Now, if you want a machine learning algorithm tailored to the search for exact representations of recursive structures, you could set up some assumptions and have your algorithm produce the most likely 'exact' recursive structure that fits your data. There are probably real world problems in which such a thing would be useful. Indeed the field of optimisation approaches similar problems.

The genetic algorithms mentioned in other answers could be an example of this, especially if you provided a 'genome' that matches the sort of recursive function you think you may be dealing with. Closed form primitives could form part of that space too, if you believe they are more likely to be 'exact' than more complex genetically generated algorithms.

Regarding your assertion that programming cannot be expressed in a hill climbing way, that doesn't prevent a learning algorithm from scoring possible solutions by how many much of your evidence it's able to reproduce and how complex they are. In many cases (most? though counting cases here isn't really possible) such an approach will find a correct answer. Sure, you can come up with pathological cases, but with those, there's little hope anyway.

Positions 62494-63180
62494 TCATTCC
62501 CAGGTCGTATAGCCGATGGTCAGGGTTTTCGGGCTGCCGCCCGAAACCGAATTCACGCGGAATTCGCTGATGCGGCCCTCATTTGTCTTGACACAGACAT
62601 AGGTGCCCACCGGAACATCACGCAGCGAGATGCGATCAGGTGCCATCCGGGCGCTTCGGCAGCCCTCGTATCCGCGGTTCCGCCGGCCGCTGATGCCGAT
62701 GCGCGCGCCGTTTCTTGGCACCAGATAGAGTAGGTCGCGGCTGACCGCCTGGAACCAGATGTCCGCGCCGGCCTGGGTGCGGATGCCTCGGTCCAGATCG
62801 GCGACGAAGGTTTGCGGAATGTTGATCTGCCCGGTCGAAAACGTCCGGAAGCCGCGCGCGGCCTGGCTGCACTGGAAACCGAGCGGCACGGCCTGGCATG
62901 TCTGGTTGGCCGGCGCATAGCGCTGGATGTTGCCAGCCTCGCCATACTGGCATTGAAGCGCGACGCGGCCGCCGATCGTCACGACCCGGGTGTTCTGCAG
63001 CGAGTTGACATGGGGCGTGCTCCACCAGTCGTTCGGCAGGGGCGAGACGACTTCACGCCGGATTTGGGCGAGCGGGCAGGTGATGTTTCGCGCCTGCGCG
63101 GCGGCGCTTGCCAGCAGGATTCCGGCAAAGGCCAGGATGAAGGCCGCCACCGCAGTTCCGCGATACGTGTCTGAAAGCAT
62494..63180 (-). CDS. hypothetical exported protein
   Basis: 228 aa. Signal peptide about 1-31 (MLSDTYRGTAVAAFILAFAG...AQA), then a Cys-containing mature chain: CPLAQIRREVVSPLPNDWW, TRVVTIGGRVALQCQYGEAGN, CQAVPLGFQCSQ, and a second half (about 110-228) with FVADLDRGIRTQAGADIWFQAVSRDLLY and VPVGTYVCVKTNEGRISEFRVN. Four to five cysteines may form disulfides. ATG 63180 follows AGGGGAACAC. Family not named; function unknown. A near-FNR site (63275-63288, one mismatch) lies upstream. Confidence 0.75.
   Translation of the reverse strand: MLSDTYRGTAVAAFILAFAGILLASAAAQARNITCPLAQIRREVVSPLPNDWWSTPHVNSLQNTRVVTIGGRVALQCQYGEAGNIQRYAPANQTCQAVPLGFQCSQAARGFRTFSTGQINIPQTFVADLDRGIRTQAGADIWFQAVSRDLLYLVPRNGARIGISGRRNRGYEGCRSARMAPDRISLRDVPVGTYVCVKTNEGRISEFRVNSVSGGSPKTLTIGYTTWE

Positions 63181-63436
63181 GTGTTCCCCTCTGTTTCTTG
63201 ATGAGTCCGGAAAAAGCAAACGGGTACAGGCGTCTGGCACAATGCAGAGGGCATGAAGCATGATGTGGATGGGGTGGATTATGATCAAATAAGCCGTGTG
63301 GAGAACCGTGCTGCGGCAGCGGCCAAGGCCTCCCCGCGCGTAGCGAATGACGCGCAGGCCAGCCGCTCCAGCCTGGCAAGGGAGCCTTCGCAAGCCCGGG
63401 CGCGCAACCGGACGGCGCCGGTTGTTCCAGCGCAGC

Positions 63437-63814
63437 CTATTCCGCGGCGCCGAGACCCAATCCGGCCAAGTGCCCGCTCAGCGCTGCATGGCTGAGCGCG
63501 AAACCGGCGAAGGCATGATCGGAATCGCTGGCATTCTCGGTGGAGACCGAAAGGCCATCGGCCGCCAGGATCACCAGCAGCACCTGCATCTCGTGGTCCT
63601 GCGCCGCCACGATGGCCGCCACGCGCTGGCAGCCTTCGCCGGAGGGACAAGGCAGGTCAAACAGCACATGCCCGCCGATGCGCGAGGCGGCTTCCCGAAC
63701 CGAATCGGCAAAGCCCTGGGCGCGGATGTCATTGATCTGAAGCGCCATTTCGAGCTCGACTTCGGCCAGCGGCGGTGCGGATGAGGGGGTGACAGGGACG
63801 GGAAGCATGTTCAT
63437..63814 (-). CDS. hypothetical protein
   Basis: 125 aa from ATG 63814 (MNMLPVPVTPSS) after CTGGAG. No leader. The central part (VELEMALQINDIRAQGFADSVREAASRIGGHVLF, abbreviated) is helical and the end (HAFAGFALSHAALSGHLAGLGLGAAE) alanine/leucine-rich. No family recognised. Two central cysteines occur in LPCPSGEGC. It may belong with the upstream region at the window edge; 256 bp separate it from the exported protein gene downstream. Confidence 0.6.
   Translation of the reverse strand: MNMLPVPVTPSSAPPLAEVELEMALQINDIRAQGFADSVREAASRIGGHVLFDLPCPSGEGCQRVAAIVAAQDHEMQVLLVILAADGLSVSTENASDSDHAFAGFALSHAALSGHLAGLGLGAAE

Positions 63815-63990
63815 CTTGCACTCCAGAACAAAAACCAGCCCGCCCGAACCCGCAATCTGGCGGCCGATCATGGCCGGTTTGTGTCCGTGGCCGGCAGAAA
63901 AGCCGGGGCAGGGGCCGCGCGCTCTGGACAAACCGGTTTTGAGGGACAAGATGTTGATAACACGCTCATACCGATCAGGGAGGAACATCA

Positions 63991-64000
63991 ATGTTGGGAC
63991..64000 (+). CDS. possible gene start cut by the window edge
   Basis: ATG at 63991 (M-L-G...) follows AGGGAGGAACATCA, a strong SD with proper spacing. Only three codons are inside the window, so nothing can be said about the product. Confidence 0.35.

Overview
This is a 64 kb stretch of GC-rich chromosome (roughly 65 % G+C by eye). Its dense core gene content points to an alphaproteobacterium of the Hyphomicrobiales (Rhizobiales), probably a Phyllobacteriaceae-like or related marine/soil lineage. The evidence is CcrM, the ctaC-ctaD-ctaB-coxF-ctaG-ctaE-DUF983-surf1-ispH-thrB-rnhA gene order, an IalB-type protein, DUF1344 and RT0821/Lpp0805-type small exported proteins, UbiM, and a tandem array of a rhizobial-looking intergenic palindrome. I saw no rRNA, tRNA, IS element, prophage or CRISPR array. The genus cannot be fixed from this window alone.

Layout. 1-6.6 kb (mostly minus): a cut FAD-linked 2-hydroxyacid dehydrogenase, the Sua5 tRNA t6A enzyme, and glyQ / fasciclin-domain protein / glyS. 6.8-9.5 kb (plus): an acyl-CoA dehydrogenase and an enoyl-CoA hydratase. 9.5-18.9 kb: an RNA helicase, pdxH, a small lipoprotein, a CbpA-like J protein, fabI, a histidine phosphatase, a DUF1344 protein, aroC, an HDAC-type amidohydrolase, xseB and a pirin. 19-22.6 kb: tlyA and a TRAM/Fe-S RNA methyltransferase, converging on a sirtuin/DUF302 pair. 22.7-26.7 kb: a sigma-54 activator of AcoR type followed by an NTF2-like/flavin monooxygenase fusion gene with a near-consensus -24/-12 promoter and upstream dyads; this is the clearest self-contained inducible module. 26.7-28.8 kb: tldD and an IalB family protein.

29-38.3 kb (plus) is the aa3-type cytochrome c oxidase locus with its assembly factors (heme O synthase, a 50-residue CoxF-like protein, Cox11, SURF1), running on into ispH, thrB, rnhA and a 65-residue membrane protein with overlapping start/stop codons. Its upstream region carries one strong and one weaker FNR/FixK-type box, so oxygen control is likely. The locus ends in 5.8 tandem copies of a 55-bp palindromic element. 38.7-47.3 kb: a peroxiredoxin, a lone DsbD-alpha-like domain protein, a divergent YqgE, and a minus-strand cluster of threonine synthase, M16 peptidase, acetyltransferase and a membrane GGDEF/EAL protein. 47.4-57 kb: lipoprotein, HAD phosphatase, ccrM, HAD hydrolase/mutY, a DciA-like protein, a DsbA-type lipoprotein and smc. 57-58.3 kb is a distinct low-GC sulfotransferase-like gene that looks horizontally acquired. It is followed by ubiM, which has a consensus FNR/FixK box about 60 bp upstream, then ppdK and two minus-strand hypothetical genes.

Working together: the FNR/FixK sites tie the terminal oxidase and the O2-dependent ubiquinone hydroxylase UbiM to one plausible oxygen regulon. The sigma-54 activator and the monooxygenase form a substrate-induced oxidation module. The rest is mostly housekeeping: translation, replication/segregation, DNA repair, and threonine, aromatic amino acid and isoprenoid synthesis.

Summing up, machine learning algorithms are not usually designed to tackle finding 'exact' solutions, so aren't the right tools as they stand. But, by embedding some prior assumptions that exact solutions are best, and perhaps the sort of exact solution you're after, you'll probably do pretty well with genetic algorithms, and likely also with algorithms like support vector machines.

I think you also sum things up nicely with this:

The real problem isn't finding a solution that works for some specific recursive function, but finding a solution space that can encompass the recursive domain in some useful way.

The other answers go a long way to telling you where the state of the art is. If you want more, a bright new research path lies ahead!


According to Kolmogorov et al's On the representation of continuous functions of many variables by superposition of continuous functions of one variable and addition, a three layer neural network can model arbitrary function with the linear and logistic functions, including f(n) = ((1+sqrt(5))^n - (1-sqrt(5))^n) / (2^n * sqrt(5)), which is the close form solution of Fibonacci sequence.

If you would like to treat the problem as a recursive sequence without a closed-form solution, I would view it as a special sliding window approach (I called it special because your window size seems fixed as 2). There are more general studies on the proper window size for your interest. See these two posts: